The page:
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Warner Music, Providence to Invest $650 Million in Old Songs

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Warner Music, Providence to Invest $650 Million in Old Songs

  • New fund, called Tempo Music Investments, will go shopping
  • Value of music copyrights has soared thanks to streaming
Jeff Bhasker and Bruno Mars accept the Record Of The Year award for 'Uptown Funk' onstage during The 58th GRAMMY Awards in Los Angeles on Feb. 15, 2016.

Jeff Bhasker and Bruno Mars accept the Record Of The Year award for 'Uptown Funk' onstage during The 58th GRAMMY Awards in Los Angeles on Feb. 15, 2016.

Photographer: Kevin Winter/WireImage via Getty Images

Jeff Bhasker and Bruno Mars accept the Record Of The Year award for 'Uptown Funk' onstage during The 58th GRAMMY Awards in Los Angeles on Feb. 15, 2016.

Photographer: Kevin Winter/WireImage via Getty Images

Warner Music Group is teaming up with private equity giant Providence Equity Partners to go shopping for hit songs.

The two companies plan to invest as much as $650 million in a new platform called Tempo Music Investments, which will acquire music catalogs, they said Tuesday. Providence has provided most of the capital, while Warner, the world’s third-largest music company, will provide expertise and resources in identifying and managing the songs.

The companies have already acquired copyrights from songwriters Jeff Bhasker, Shane McAnally and Ben Rector. Bhasker has won five Grammy Awards, including producer of the year, for his work with artists Bruno Mars, fun. and Kanye West, while McAnally won a Grammy this year for his work on Kacey Musgraves’s “Space Cowboy.”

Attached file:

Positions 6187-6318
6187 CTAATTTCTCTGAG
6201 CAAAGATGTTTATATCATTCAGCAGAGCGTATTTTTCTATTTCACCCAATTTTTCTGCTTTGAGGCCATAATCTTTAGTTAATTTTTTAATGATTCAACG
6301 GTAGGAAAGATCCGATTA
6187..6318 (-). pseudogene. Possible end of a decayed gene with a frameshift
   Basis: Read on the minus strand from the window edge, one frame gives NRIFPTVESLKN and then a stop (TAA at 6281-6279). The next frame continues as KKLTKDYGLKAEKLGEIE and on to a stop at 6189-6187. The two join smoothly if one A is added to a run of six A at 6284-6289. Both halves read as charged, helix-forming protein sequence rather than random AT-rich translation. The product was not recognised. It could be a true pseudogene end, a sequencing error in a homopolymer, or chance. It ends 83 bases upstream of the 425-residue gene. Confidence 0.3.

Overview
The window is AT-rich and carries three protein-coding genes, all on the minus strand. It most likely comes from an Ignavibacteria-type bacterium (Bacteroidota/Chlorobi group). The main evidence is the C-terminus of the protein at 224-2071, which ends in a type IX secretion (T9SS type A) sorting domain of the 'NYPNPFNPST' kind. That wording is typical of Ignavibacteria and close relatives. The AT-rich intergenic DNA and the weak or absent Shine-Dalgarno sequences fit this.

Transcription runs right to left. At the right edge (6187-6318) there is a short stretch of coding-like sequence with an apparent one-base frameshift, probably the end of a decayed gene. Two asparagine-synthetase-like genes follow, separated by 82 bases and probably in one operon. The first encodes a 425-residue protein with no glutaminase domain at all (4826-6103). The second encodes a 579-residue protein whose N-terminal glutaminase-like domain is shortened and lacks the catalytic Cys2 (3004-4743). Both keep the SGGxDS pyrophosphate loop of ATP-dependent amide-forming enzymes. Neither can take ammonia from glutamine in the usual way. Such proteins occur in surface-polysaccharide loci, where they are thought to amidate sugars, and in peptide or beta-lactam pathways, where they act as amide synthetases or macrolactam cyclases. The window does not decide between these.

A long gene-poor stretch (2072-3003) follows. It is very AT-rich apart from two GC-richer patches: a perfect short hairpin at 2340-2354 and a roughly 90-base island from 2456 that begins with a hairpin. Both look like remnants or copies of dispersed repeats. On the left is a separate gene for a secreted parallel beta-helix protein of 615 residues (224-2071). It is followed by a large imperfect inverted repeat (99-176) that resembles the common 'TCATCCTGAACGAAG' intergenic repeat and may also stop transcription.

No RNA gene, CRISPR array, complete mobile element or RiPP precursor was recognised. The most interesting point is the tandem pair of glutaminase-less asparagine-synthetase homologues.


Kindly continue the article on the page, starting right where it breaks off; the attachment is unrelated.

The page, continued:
The growth of streaming services from Spotify Technology SA and Apple Inc. has increased the value of music copyrights, attracting investment from financial institutions -- and private equity firms in particular. Global music sales have climbed four years in a row, rising to $19.1 billion last year from a nadir of $14.3 billion in 2014.

This has prompted a flurry of dealmaking, from sales of individual catalogs to combinations of smaller publishing companies, and talks surrounding the largest companies in the industry. Vivendi SA is in talks to sell a piece of Universal Music Group in a deal that would value the world’s largest music company at $33 billion. Warner Music is now worth more than double the $3.3 billion it sold for in 2011.

“More than ever before, the long-lasting value of music is being recognized outside the music industry,” Stu Bergen, the head of international at Warner Music, said in a statement. The company reported sales of $4.48 billion in the 2019 fiscal year, an increase of more than 10% from the year before.

Providence previously owned a stake in Warner Music Group. It has also invested in Superstruct Entertainment, a live-music company, and Tait, a set-design and production company.

(Updates with Providence investments in final paragraph. A previous version corrected Providence’s company name and the status of the $650 million figure.)